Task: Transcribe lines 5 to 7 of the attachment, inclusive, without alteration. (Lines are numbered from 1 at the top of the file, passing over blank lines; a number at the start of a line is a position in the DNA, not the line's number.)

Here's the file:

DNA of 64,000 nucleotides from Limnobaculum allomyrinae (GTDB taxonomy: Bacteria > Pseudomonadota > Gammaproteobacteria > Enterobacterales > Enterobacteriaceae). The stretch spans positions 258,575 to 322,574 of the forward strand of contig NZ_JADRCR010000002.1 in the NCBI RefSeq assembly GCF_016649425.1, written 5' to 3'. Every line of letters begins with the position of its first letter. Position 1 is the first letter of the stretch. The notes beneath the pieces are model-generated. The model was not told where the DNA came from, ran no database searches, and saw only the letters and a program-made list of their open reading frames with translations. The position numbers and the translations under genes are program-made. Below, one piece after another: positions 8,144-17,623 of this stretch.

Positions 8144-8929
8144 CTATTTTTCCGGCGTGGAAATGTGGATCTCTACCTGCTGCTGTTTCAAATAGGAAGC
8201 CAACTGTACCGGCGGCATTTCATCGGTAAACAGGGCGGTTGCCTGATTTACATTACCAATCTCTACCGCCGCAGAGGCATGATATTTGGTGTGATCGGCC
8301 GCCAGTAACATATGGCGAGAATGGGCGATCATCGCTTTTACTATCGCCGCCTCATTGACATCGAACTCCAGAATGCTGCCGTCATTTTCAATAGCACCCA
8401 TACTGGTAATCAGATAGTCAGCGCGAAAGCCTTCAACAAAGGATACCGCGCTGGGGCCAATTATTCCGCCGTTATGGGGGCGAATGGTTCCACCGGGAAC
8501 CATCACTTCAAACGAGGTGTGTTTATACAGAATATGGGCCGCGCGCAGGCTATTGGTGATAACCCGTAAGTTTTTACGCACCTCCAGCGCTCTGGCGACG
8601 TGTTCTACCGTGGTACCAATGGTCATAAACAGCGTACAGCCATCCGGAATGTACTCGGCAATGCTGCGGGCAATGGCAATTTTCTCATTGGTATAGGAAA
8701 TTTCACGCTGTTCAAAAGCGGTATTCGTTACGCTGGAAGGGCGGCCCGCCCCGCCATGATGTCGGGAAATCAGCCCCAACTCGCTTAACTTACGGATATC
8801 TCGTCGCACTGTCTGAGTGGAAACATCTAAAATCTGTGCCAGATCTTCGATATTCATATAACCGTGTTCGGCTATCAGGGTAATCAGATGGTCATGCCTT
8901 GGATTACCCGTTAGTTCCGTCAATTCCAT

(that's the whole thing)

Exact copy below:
8301 GCCAGTAACATATGGCGAGAATGGGCGATCATCGCTTTTACTATCGCCGCCTCATTGACATCGAACTCCAGAATGCTGCCGTCATTTTCAATAGCACCCA
8401 TACTGGTAATCAGATAGTCAGCGCGAAAGCCTTCAACAAAGGATACCGCGCTGGGGCCAATTATTCCGCCGTTATGGGGGCGAATGGTTCCACCGGGAAC
8501 CATCACTTCAAACGAGGTGTGTTTATACAGAATATGGGCCGCGCGCAGGCTATTGGTGATAACCCGTAAGTTTTTACGCACCTCCAGCGCTCTGGCGACG